Commissioned by the Newcastle University, renowned artist Mark Fairnington organizes walking tours and art exhibitions at Cherryburn in order to examine and create awareness among the visitors about art lying within cultural heritage properties. From minuscule oil paintings to watercolor on canvas, the artworks depict the heritage of the place, the beautiful landscape as well as the phenomenal work of Thomas Bewick. Inside the half parlor of Bewick’s birthplace, the paintings are testimonies of the initiatives of EFAH. Learn more about the initiatives and history of European Forum for the Arts and Heritage.
Thomas Bewick had a passion for walking and gathering information of the cultural heritages around Europe including the people he met on his journeys. His inspiration is resulted in the exhibits of Northumberland and Cherryburn. Fairnington tries to pay a tribute to Bewick and make people acquainted with the heritage and landscape that inspired the artist to come up with those pictures that tell a thousand tales. From a contemporary viewpoint, the miniature paintings of countryside are rich in details and are also available in print version.
The National Trust of UK, Arts Council of England, Churches Conservation Trust, Contemporary Visual Arts Network and the Newcastle University have come jointly with this research project of Mapping Contemporary Art in the Heritage Experience which has been resulted in not only the four new artworks exhibited in heritage sites but also in exhibition, conference and the online digital resource.
There are evening walks with Fairnington where he introduces the visitors about Walking, Looking Telling Tales commission and his feelings for Northumberland as well as the factors that inspired his paintings. There is also the 4-mile walk during evening where the visitors will traverse the path in the Cherryburn surroundings to learn about how Mark was inspired by then landscape for recent Cherryburn commission.
How Cherryburn Inspired Fairnington’s Artworks?
The pioneer of revolutionizing print media in Georgian England, naturalist and wood engraver, Bewick’s birthplace i.e. Cherryburn, Cottage with Farmhouse is the property of National Trust. Overlooking the scenic Tyne Valley, the serene garden on which the property is set up, stands as evidence of natural inspiration of Bewick. Fairnington tries to create a painting series to depict Cherryburn’s history and Bewick’s story.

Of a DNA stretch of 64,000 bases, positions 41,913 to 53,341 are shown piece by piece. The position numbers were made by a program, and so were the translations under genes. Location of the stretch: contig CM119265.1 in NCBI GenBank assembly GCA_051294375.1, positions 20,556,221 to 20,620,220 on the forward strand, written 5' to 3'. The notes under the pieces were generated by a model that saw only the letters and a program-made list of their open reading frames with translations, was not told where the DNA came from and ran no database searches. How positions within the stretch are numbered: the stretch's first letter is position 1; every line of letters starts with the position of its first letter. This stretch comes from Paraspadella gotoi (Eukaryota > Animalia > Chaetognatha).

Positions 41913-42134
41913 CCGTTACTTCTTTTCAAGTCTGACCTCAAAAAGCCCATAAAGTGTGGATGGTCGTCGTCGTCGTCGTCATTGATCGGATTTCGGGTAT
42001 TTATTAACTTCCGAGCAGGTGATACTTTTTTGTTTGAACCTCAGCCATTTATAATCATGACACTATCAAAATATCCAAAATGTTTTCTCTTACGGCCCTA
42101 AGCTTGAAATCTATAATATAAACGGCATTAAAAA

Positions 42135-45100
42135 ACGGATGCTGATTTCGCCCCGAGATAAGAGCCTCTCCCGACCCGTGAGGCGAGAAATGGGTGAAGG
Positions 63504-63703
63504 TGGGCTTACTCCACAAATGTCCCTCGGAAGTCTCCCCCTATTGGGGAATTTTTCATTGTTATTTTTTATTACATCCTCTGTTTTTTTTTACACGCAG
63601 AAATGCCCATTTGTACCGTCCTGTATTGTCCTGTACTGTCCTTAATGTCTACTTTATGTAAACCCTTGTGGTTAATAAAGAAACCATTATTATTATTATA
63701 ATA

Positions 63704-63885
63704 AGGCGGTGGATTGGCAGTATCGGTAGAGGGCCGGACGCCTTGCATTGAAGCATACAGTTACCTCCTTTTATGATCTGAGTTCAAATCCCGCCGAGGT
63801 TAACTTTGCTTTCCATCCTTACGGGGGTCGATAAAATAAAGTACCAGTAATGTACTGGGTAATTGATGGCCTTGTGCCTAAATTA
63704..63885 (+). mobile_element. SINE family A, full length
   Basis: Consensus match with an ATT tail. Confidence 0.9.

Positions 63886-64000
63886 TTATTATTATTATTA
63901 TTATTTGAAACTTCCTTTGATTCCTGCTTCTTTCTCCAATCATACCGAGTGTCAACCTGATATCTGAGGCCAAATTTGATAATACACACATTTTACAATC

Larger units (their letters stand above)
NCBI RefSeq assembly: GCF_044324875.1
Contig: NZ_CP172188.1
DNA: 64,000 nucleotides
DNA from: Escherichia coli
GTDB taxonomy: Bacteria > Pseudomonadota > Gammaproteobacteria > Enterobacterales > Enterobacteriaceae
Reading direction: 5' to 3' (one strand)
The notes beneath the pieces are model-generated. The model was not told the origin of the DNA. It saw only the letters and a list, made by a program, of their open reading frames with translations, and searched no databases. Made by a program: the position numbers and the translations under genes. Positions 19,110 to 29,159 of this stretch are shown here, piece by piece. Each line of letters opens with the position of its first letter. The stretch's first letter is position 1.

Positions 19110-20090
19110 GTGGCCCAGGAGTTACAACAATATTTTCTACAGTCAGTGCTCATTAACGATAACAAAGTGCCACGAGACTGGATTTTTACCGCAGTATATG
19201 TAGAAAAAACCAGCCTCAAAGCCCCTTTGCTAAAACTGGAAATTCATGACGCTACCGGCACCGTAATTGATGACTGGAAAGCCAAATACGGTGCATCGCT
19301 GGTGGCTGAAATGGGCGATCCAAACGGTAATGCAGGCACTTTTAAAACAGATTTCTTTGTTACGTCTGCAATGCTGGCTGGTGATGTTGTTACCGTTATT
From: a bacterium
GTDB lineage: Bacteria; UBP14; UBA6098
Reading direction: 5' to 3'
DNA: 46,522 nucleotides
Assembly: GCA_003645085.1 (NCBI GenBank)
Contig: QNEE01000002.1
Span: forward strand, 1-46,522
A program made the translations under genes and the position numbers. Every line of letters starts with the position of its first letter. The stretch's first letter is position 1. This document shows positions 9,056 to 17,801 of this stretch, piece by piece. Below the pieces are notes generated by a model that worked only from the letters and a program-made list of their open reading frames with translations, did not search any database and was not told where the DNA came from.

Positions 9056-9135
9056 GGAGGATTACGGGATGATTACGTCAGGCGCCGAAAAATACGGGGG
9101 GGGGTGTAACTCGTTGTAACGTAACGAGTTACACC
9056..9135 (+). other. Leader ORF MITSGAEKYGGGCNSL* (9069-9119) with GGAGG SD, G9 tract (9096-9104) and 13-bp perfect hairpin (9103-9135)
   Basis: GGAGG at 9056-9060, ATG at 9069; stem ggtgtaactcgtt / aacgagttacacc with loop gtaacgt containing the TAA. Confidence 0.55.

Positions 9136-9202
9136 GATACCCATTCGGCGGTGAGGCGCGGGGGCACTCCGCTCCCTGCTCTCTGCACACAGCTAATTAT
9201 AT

Mapping Contemporary Art In The Heritage Experience –What It Is?
As the interdisciplinary research project, MCAHE examines the practice and role of the temporary commissioning of visual art within Britain’s heritage properties while mapping current landscape, exploring its impact on the visitors and producers. From various perspectives, the researchers try to integrate the experience and knowledge of artists, scholars, volunteers, heritage professionals and also the visitors. The project duration is from 2017 to 2019 and the AHRC funds the project so that the project gets delivered in partnership with National Trust of UK, English Heritage and Churches Conservation Trust. As for public outputs, the new 5 commissioned artworks within northeast England’s heritage property sites were produced besides the international conference regarding contemporary artworks in heritage practice as well as the Hatton Gallery exhibition in 2019 in Newcastle.
The Activity Of Mapping
On the framework of 2013 UK Audit of the contemporary artworks within museum and heritage sites, mapping is executed by the researchers who are based in Newcastle University, University of Leeds, CCSMGH and School Of Arts And Culture. By updating and digitizing the material, they seek to generate the new field map while describing artistic content distribution of complete projects, network of heritage sites and the contribution of curators, artists and the partner organizations. While being delivered through Exchange strand of the project, the mapping activity will merge with key research outputs, journal articles and the upcoming conference in 2019.
The contemporary artworks in various heritage sites will be included on an interactive Google Map which will highlight site-specific temporary artworks which represent extensive category of the practice of visual arts. The Open Call in February, 2018 called out the arts sector of UK for contributing to field mapping and in this initiative fifty six curators, artists as well as arts organizations participated giving new information regarding 86 contemporary artworks in the heritage projects ranging from parklands to gardens, industrial sites, historic houses, defensive structures, rural heritage structures and churches. The map is all set to be launched in early 2019.